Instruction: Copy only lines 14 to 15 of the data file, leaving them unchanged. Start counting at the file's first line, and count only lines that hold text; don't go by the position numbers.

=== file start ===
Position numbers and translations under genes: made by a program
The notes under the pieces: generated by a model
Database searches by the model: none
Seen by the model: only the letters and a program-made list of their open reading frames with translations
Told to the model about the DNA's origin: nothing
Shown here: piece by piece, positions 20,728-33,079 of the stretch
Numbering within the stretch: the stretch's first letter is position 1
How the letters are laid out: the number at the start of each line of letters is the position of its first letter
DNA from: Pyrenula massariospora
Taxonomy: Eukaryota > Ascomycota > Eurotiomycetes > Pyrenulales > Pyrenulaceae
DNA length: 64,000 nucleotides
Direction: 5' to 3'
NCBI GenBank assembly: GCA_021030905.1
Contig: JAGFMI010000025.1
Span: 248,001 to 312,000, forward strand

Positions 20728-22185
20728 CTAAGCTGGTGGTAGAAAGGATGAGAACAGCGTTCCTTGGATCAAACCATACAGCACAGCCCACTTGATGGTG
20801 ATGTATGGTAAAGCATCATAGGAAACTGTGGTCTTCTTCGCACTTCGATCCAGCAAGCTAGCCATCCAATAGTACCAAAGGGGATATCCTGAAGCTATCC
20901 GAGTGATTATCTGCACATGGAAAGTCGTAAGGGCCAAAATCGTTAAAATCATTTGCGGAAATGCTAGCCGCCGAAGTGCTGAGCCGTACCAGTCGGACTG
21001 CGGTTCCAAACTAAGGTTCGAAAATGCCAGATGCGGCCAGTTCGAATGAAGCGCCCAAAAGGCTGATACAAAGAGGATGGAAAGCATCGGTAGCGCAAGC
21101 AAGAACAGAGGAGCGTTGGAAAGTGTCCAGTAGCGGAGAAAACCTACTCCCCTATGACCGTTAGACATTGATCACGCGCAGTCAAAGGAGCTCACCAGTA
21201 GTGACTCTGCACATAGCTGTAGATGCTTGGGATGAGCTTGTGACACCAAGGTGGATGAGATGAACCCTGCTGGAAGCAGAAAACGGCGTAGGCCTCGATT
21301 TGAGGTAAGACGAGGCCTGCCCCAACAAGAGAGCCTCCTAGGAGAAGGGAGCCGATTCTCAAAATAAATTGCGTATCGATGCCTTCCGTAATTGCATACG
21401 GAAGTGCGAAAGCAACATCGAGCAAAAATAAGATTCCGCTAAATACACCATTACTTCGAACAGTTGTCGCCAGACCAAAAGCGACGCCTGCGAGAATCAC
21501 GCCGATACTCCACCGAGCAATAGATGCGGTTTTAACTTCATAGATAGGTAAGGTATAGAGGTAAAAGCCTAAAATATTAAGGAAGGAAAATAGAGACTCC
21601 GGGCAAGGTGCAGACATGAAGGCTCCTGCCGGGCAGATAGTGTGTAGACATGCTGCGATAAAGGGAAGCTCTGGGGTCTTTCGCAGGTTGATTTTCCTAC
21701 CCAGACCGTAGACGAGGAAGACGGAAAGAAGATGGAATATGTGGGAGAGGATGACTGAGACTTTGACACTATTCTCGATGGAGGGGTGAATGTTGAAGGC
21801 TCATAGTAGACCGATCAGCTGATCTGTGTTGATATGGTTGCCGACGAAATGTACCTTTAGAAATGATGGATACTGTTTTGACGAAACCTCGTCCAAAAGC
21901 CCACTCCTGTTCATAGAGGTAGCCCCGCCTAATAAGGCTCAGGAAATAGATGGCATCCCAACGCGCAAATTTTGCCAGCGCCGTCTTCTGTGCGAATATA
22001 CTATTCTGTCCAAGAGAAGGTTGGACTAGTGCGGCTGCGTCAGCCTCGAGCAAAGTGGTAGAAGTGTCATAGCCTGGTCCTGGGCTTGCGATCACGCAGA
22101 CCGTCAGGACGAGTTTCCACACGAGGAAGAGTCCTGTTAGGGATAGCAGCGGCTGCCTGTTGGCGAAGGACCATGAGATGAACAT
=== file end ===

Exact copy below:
Contig: JAGFMI010000025.1
Span: 248,001 to 312,000, forward strand